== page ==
First course was cream of carrot soup. I’m not a huge fan of carrots, but this was really tasty. The carrot was present, but not overpowering. It was light and creamy. Michael and Joe recently made a similar soup for TC (Top Chef dinner). I would have to do a side-by-side comparison, but think theirs was probably better.


After this I had duck breast with cabbage and dumpling. The duck was ok, but a bit overcooked. It was somewhere between medium and medium well. The one piece that was medium is seen in the picture, the rest was cooked more. You just can’t do that to duck … It will get tough if you overcook it, which is exactly what happened to this poor beast. Medium rare, to medium at most. If you’re wondering about salmonella, somebody on TV once said it isn’t an issue with duck. If it was on TV it must be true.


The cabbage was standard Austrian fare. The dumpling was quite good, however. They had sliced it first, which was a nicer presentation. It also seemed lighter than usual, which may be perception, an illusion created by the slicing, or it may have truly been less dense. Either way, it had a nice chicken flavor and I liked it.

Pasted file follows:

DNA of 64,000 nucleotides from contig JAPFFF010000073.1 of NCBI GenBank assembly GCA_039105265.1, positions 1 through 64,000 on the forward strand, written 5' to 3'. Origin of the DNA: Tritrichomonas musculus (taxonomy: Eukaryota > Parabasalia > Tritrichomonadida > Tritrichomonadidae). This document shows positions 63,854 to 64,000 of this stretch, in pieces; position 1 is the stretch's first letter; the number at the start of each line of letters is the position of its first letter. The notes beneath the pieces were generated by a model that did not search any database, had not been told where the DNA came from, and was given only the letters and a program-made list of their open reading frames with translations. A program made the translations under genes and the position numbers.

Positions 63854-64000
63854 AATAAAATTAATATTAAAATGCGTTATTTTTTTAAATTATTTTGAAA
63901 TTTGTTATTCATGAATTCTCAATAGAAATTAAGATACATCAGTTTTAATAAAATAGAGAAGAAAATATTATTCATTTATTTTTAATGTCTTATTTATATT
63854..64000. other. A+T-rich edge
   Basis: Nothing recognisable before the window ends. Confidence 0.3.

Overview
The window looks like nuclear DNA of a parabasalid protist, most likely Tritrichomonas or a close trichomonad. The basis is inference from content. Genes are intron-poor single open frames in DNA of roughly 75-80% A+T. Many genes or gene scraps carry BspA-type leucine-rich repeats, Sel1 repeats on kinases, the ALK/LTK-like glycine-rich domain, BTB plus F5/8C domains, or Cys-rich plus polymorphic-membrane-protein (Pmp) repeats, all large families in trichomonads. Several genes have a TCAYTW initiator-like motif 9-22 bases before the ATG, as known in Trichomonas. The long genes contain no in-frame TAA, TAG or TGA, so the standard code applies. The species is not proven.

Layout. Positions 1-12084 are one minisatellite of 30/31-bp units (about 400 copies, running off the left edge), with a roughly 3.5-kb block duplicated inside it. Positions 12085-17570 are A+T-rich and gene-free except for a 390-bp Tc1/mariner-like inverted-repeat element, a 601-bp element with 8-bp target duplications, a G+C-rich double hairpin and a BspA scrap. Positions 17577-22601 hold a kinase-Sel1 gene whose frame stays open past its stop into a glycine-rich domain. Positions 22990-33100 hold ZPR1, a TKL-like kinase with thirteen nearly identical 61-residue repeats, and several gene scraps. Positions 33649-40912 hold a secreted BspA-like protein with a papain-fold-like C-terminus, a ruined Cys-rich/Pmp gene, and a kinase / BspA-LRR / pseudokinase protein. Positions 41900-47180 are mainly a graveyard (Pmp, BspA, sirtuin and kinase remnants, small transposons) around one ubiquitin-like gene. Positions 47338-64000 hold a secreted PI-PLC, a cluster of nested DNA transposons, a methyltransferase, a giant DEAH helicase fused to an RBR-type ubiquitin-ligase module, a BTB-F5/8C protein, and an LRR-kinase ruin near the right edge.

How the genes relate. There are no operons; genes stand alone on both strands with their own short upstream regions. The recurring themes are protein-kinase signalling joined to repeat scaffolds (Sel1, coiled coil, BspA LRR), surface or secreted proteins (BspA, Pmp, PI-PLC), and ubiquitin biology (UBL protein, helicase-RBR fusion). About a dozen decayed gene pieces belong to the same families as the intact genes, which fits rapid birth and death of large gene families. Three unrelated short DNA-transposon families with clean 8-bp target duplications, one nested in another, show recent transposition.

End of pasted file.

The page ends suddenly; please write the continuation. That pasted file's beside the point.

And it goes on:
Finally, dessert was a chocolate mousse torte. It was more of a milk chocolate mousse rather than dark, and the base layer of cake was probably made with cocoa. It was ok. I had some white wine with it that the waiter said was sweet. It was a muscat, if I interpreted the menu correctly. The thing with muscat, is that wines made with that grape are so very fruity that you can think they’re sweet when they’re not. I suspect that was the case with this wine, and it was probably at most a semi dry, and not truly a dessert wine. As such, it was a disastrous combination (but would have been even worse if the chocolate had been more intense).


I blame myself for dessert … I had a bad feeling about that wine choice. I often trust the waitstaff for food and wine recommendations, but this seemed wrong, and I should have trusted my instincts. Poor Dobby.

So I’m still trying to decide whether tonight was really that disappointing, or just anticlimactic. It would have been tough to beat last night’s meal, but I could do better than this. Easily. In fact, perhaps I will, for some TC night in the future, as long as people agree to let me cook duck.

March 14, 2021: I never cooked duck for Top Chef. Eileen wouldn’t let me. In fact, she got mad when I snuck in lamb on one occasion (which I had thought she was OK with as long as she didn’t know – clearly a misunderstanding on my part).

Re-reading these posts I’m pretty critical of the food. As the blog has matured I’ve posted less negative things about food. In fact, I don’t post nearly this much about food anymore, unless the day was really boring. And if the food isn’t great I mostly avoid posting altogether (with a few exceptions).

Finally, my favorite part of this is the trip to the top of the church. I still love the mock headline.